Larry (Lauro) Evaristo is an entrepreneur that grew up in a shoe manufacturing environment. As his parents used to own a small shoe factory, he was exposed to and grew accustomed to shoemaking from a very young age. As a child, an uncle of his taught him how to make the patterns. While he was finishing school, he earned some money as a part-time pattern maker. Later on, he became a production manager for Medford shoe manufacturing in Calumpang, Marikina a position he held for seven years.
In 1992, his parents decided to close down the factory, and Lauro took this as an opportunity to assume the business, as the equipment and tools were already at hand. Through some friends in the Bocalo Shoe Corporation which supplies to big malls like Supermall (SM), he was able to start selling directly in Supermall (a leading chain of malls in the Philippines). This gave him a big break and allowed his business to grow. Purchase orders came in bulk. From 6 workers, he grew his production to 25 workers (14 males and 11 females).
The success enabled him to provide his worker with social services like Social Security System, Philhealth and Pag-ibig. These are benefits that a.o. allow workers to draw income when they reach the age of 60 and provides them with access to low interest loans. These social services are mandatory for big companies, but are less common for small companies as they often can not afford them. He also provided two of his workers with free lodging and he arranged medical assistance to his workers whenever it was needed.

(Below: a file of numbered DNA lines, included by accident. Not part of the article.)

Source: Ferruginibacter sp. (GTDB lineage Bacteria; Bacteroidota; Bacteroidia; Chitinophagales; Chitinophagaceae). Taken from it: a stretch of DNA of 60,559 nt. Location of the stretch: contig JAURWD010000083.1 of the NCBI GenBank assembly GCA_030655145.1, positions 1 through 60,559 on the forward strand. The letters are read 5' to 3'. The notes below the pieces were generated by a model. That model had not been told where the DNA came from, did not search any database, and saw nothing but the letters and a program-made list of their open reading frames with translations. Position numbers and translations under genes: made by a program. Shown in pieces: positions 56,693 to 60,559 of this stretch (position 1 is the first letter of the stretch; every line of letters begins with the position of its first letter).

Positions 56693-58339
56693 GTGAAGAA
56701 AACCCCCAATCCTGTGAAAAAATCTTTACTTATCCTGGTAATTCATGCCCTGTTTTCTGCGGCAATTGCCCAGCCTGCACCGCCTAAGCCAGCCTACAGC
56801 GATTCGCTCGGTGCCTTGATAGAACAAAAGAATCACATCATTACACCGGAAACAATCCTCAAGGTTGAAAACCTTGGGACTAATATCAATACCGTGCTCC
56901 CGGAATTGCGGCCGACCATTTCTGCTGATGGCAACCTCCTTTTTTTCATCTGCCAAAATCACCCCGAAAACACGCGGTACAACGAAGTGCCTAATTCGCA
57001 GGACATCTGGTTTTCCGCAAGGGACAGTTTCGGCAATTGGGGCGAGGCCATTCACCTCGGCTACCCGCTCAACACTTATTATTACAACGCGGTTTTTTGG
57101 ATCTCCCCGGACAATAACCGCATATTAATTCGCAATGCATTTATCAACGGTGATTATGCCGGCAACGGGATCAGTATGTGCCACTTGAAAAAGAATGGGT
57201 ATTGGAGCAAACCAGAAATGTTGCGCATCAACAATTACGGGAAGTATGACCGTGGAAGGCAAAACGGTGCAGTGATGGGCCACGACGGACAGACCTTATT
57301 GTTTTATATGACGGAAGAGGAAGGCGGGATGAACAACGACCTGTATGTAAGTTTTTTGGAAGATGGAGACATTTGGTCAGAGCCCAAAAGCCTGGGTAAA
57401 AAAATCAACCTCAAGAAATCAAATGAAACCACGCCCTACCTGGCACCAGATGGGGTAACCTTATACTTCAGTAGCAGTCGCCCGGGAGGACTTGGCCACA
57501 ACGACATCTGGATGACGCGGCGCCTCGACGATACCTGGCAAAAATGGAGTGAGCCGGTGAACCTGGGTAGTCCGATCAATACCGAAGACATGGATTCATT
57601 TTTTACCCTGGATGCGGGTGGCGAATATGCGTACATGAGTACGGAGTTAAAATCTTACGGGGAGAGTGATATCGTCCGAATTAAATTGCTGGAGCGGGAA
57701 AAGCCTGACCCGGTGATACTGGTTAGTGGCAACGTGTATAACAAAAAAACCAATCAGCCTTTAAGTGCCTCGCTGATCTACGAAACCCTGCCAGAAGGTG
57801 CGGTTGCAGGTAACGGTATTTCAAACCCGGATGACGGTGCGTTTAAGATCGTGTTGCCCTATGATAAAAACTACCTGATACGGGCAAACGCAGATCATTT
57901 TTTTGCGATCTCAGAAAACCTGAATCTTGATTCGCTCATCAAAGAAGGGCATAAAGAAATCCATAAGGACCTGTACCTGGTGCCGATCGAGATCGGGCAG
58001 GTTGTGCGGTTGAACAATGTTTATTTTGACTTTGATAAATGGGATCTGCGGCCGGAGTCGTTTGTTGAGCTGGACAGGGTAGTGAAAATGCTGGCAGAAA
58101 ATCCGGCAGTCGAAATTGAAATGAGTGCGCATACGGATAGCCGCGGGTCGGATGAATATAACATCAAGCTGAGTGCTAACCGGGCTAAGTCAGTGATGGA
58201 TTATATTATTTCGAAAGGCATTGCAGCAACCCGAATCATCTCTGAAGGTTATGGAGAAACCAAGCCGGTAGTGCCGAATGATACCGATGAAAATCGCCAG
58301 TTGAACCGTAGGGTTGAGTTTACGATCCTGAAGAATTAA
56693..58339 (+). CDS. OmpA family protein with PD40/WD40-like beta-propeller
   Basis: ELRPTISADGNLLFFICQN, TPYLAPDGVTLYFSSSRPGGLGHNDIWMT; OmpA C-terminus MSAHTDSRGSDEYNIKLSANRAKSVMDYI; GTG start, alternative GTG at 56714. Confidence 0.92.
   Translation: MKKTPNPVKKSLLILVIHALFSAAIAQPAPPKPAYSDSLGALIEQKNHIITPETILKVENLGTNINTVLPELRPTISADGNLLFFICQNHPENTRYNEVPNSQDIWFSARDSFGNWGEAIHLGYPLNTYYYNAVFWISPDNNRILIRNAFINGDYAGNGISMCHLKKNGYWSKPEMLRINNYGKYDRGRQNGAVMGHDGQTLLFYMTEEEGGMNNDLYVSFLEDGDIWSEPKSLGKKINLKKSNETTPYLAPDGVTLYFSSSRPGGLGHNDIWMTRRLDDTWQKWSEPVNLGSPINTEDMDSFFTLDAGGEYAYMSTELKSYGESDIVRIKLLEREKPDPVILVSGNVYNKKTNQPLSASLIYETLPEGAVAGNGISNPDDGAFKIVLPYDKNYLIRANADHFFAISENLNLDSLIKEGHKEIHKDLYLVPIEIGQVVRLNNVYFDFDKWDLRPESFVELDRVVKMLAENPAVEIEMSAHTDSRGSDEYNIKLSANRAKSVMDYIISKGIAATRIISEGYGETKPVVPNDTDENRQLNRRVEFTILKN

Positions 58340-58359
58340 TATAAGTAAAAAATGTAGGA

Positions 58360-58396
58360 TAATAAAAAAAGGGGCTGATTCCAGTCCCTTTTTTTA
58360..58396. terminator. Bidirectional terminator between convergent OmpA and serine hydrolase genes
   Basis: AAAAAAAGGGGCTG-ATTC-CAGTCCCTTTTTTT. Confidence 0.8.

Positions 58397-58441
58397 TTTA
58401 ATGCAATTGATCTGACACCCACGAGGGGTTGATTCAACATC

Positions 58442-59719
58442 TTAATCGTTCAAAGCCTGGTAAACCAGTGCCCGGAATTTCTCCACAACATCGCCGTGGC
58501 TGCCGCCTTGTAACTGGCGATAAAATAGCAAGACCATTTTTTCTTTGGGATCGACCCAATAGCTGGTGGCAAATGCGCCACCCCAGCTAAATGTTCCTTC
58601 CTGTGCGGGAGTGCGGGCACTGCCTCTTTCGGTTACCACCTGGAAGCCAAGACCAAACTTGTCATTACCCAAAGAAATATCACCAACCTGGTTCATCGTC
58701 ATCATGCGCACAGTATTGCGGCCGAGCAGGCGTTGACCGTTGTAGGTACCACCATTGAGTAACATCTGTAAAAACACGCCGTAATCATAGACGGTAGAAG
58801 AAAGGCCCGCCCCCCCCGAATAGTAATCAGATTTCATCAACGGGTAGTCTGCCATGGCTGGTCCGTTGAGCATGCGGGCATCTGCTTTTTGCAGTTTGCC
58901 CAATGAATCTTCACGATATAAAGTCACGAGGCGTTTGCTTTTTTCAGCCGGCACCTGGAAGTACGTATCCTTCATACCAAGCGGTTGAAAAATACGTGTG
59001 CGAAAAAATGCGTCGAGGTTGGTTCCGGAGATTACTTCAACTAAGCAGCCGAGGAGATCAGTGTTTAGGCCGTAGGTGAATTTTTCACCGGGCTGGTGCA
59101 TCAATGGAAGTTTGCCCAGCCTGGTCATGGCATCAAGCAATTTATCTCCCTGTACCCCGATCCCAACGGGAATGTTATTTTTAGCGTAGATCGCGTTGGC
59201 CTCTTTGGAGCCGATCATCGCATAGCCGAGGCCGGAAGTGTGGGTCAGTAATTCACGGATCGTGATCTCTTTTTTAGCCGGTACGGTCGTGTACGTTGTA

By 2000, imported shoes from China had invaded the Philippine market. This had adversely affected a lot of local shoe manufacturers. It had become very hard to compete against the imports. Although the imported shoes were of inferior quality, they were a lot cheaper. The big malls were cutting their orders to local producers and started to buy more and more shoes from China. The Chinese competition and restrictions by the big malls made it harder and harder to sustain the business. E.g. the SM mall extended their payment term from 60 to 120 days and the design of the shoes had to be approved by the SM mall. After many rounds of making sample after sample and still being rejected, it became clear that they were not going to win the business anymore.
However, Lauro still had his passion for the industry and he realised that shoe making is the only thing he knows. So he decided to go back to what he does best and he ventured out to produce slippers (mostly) for men. He created the brand name Spartacus and this gave him a way back into the industry.
It was not an easy comeback at all. He had to borrow money from his cousins. After a while they suggested that he should get a loan from a financial services company. This could augment his working capital, enabling him to grow bigger. Indeed, this turned out to be true when his accountant introduced him to the Negosyong Pinoy Finance Corp (NPFC). Barely a month after he received the loan from NPFC, the company already had to do overtime to prepare stock for the Baguio caravan, which has more than 2 million local and foreign tourist attending the Panagbenga Festival. Larry and his team ended up producing three thousand pairs of shoes for selling at the festival. This also generated additional income for his workers because of the overtime.
Right now Larry is supplying shoes to Zanea which also sells shoes themselves and to the ES Fashion Boutique. He has a stall in Marikina Riverbanks and the Marikina Trade Fair. With annual gross sales of 2 million, Larry Evaristo has come a long way from being a part-time pattern maker to a big time shoe-maker.